Kevin Hamilton was on a long flight, thinking about the damage that was caused when a third party API stopped sending a field of data that our platform relied on for social logins. Facebook had changed the way they returned names. The code failed, and our users couldn’t sign up. As he thought about how many other sites would be affected by this change, it became clear that there was a need in the market for a solution that could alert you of these issues when they happen.
He went about building the solution immediately. Plans were made and development began as soon as the plane landed. Once the system was ready for a private beta, it was introduced into his companies services. Revenue soared the following days as small nuances were discovered throughout the system. Once the dust had settled, there was a clear indication that the new website had delivered more than we had ever hoped for, and continues to do so to this day.
We believe there is nothing more valuable than data. The ability to interpret that data and extract meaning is not only incredibly powerful- it's the future. Our goal is to enable developers and companies an easy way to access that data in a way that allows them to make impactful decisions about their business.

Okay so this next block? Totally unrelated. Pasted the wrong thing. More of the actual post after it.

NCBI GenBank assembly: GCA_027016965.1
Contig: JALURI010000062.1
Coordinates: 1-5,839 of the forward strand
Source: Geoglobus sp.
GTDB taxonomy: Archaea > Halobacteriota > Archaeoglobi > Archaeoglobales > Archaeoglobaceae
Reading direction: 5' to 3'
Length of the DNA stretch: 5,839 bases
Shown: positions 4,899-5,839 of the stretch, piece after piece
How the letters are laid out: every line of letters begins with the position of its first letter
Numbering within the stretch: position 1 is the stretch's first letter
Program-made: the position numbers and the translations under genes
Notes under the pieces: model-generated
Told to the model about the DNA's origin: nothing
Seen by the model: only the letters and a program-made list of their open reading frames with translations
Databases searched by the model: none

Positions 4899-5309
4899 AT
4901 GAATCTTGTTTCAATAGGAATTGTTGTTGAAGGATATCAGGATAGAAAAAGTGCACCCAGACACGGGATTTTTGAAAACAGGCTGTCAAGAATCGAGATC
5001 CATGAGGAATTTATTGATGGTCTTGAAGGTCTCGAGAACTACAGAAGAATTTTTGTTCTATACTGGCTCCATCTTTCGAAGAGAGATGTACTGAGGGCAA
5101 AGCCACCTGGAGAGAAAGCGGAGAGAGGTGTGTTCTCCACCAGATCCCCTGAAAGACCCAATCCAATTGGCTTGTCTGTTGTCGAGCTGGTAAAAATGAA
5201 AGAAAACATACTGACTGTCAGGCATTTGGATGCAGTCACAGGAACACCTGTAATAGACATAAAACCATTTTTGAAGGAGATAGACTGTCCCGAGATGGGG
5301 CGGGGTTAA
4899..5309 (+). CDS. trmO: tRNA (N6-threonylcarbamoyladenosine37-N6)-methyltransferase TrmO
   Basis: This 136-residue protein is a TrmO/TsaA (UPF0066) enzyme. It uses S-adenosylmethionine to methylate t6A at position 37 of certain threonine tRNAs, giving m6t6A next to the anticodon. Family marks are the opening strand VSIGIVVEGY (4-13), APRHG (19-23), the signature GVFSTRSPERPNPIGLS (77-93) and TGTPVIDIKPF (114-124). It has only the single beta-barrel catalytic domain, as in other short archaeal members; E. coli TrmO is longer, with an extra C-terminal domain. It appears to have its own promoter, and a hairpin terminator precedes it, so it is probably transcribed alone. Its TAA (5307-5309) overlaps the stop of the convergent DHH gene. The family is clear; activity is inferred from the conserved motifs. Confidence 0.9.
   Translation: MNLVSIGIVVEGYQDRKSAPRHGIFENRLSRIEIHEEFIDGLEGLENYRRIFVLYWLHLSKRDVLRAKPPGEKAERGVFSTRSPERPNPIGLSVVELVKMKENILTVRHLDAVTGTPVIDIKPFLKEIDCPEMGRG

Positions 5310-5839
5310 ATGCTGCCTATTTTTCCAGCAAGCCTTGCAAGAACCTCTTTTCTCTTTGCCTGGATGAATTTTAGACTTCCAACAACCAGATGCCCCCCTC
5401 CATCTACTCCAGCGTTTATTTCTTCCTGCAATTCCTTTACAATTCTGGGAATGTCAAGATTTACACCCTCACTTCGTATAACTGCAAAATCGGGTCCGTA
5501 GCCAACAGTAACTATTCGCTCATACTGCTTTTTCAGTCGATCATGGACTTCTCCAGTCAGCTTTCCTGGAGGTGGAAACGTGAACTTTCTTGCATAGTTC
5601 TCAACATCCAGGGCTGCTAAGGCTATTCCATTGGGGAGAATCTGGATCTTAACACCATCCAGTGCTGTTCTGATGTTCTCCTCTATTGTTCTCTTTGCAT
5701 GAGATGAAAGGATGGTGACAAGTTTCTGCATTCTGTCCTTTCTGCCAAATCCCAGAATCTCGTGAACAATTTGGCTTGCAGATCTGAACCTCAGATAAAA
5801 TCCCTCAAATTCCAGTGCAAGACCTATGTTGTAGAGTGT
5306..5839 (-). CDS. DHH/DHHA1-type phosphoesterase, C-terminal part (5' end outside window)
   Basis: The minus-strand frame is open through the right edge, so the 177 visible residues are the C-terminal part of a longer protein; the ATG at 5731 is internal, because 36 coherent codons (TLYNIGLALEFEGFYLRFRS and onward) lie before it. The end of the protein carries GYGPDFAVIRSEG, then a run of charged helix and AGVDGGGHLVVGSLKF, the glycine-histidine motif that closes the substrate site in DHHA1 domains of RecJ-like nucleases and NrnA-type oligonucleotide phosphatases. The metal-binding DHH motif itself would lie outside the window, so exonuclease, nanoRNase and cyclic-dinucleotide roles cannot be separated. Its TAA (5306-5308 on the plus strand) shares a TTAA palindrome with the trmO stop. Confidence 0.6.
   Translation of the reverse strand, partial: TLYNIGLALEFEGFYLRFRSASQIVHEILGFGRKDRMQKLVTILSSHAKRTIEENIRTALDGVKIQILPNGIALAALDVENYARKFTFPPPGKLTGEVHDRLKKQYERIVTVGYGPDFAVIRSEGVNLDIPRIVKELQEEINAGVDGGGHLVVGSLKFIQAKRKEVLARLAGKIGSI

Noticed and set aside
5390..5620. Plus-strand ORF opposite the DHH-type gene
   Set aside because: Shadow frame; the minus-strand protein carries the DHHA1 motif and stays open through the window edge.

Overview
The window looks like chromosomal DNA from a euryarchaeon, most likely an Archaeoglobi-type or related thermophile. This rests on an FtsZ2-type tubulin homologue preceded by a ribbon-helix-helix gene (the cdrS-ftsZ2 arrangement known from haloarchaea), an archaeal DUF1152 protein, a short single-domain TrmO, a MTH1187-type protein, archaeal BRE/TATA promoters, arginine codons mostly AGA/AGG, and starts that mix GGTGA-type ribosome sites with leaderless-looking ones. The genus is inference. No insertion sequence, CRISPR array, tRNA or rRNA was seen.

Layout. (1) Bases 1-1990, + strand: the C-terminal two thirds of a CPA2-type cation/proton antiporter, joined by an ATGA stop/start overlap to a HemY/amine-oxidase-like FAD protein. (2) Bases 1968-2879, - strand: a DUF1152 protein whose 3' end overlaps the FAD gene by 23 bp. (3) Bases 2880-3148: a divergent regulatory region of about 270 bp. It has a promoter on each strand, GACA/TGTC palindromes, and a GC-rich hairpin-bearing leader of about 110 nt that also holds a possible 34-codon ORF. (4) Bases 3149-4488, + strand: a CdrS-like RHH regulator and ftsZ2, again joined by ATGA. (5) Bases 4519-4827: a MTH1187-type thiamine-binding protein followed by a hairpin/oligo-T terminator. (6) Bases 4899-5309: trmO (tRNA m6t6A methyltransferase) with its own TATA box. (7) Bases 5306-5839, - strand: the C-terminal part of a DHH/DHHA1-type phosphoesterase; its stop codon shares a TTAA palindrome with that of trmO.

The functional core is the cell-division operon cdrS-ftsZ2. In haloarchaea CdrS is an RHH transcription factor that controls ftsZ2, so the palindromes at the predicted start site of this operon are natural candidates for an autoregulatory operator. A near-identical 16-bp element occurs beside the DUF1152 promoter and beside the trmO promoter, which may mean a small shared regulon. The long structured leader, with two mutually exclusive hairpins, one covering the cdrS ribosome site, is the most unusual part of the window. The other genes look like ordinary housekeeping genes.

We don't think it should be the end users who have to tell developers about bugs, errors messages or exception notices. We don't think users should have to find out how to contact developers. Developers don't want to take customer service calls, and management doesn't want them spending any more time doing customer support than they have to. With ErrorStream.com all of this simply goes away. Developers see errors as they happen, and can resolve the issue in minutes, not days, weeks or months. They can make educated decisions on when to rollback a release or they can decide what bugs should be prioritized. The roadmap for development becomes a lot more clear when you understand how your users interact with your code and the data that flows through it.